The Quest Bubble

Sometimes at Quest you can get stuck inside the bubble of campus life. You can get so used to life inside this perfect little bubble that a week may pass, before you suddenly realize that you have not left the approximately 0.1km2 area that is the entirety of Quest’s hill top campus in all that time. This week for example, this was my case, except once to go on a run in the forest, and once for a class project to volunteer at Squamish ReBuild.


I am fortunate that my family lives in Vancouver, just an hour away from Quest. Therefore, when I sometimes have these moments and I feel like having a change of scenery, or not walking the same path up to the academic building/cafeteria and back to my room 5 to 10 times a day, I can make my way to the city for the weekend. Because I don’t own a car, I can either take the Greyhound bus (which by the way has less than an ideal schedule and perhaps is not worth the effort because they no longer offer discounted tickets to students…) or try to carpool with someone also heading to Vancouver, this is a popular Quest Student choice (we even have a Facebook page for it). And it’s great because I get to see my friends and family. Except that sometimes when I get to Vancouver, even though I grew up there for 19 years, I momentarily forget what the city is like after being at Quest for an extended period of time. I’ll get off the bus or be dropped off downtown, and it suddenly feels so strange to be walking around a busy city. “Why are there so many people I don’t recognize?!” then just “Why are there so many people?!” and “Why isn’t everyone saying hi to one another even if we don’t know each other?!” and “Why are people seemingly so unfriendly and are not waiting to open doors for each other?!” or even “Why do people not seem so happy?!”.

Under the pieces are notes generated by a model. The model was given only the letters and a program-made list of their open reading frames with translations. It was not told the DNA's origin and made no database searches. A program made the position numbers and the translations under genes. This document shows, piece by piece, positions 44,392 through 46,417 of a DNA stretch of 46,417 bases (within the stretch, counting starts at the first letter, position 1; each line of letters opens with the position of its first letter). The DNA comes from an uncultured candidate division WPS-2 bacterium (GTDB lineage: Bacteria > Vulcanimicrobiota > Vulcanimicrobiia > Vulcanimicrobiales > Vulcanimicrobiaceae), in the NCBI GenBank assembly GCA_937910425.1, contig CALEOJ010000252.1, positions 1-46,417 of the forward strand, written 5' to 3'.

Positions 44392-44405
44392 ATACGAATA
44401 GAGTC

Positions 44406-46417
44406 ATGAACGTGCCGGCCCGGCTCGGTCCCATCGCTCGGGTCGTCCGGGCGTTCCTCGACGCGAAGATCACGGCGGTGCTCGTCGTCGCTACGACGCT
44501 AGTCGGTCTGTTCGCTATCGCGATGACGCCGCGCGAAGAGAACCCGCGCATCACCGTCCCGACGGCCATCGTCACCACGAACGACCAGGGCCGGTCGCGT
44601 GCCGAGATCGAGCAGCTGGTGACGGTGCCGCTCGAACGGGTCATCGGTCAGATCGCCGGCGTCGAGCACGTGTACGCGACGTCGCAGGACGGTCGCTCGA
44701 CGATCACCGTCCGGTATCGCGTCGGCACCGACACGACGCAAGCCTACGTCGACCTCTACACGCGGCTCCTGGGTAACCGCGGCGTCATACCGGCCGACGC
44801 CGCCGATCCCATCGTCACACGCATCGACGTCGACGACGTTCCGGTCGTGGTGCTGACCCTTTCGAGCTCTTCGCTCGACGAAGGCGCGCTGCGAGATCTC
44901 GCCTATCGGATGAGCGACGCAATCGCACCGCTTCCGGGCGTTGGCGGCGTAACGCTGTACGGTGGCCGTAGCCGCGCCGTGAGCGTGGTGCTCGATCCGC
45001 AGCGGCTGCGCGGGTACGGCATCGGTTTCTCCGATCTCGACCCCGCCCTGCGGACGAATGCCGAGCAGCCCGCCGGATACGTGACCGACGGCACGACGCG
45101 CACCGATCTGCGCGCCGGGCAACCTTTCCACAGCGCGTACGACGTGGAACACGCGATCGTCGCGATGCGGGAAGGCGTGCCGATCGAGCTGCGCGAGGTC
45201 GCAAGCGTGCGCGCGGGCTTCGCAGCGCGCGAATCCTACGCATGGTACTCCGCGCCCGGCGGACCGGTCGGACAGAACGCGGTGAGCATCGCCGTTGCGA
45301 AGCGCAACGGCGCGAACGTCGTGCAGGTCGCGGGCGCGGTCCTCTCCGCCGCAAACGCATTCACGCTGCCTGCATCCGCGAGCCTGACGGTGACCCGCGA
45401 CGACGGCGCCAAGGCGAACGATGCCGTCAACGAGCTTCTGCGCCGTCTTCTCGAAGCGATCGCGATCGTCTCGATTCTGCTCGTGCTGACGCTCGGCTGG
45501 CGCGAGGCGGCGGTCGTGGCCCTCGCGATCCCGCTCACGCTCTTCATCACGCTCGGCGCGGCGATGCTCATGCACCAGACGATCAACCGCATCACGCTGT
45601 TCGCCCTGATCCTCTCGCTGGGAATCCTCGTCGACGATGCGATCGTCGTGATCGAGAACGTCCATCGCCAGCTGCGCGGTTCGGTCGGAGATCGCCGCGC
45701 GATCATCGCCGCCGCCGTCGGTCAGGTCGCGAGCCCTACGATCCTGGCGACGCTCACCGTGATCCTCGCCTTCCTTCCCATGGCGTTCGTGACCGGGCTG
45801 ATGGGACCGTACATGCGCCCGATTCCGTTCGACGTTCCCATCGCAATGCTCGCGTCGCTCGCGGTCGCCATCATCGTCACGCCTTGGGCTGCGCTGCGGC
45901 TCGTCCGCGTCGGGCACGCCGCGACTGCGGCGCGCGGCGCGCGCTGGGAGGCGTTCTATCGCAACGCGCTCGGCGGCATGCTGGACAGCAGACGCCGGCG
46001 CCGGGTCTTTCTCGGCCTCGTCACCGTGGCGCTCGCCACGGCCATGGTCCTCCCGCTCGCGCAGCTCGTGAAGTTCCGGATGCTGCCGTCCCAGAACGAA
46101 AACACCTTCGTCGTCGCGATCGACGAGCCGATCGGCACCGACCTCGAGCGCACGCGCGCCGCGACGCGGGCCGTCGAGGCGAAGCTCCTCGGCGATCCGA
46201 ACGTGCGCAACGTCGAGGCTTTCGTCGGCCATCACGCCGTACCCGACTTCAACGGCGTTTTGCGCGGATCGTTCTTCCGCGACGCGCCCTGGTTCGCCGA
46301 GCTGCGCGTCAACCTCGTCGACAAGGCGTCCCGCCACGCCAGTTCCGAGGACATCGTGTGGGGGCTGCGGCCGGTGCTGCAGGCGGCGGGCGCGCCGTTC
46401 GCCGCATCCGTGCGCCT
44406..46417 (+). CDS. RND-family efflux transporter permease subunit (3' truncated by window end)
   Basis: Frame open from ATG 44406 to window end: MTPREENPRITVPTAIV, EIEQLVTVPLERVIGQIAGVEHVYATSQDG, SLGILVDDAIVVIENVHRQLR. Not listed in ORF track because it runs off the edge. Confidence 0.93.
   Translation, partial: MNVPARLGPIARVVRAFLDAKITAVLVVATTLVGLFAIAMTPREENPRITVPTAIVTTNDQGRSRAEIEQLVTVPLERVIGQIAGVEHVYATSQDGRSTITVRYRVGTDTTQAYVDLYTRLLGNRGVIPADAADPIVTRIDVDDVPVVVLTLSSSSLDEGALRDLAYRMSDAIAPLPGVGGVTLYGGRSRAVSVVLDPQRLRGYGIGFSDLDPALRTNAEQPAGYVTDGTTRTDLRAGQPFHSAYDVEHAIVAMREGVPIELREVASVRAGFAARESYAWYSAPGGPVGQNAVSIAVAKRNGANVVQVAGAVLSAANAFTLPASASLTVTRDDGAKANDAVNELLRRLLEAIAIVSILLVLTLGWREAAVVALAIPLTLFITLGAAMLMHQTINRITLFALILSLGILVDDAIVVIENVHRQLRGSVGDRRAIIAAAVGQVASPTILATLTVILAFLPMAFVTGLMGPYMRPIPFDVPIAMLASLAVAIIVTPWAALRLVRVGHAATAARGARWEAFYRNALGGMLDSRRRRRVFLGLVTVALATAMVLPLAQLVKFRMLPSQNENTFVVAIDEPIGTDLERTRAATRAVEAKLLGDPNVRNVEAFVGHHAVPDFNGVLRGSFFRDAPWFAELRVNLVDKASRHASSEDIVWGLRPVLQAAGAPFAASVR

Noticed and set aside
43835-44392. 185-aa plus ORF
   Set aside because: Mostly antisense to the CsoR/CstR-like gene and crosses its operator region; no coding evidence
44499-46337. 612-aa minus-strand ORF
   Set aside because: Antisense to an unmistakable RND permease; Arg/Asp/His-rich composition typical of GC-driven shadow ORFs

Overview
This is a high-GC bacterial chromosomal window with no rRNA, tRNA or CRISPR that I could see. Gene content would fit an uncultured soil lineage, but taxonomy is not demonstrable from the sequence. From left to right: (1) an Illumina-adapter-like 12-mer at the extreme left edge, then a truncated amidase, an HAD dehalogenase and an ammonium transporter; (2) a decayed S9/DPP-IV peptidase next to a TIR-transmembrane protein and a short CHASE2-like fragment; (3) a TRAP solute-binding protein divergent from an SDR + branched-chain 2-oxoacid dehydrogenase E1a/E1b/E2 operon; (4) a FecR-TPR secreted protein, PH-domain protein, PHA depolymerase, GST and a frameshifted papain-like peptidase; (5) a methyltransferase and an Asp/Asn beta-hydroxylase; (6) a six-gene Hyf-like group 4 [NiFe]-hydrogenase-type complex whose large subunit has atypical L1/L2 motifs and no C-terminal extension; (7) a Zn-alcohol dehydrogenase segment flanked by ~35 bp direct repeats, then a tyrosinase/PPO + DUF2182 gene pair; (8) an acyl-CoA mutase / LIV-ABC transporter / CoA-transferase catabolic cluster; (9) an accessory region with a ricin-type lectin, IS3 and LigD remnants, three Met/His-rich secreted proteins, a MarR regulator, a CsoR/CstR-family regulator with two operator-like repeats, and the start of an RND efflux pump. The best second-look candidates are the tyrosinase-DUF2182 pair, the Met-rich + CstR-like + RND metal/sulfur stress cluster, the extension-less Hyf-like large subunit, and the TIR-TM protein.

It’s crazy how different life can be in Quest’s pretty much perfect little bubble, something I was not aware of before coming to live in Squamish last year. I’ve always thought of myself as a city person, but I am slowly coming to enjoy and sometimes prefer living in a small community. Campus life in particular is so simple and I think some of the best things about Quest are the small things that are perhaps just unique to having a close small community, like being able to recognize everyone, and even if you’ve never talked saying hi to one another.

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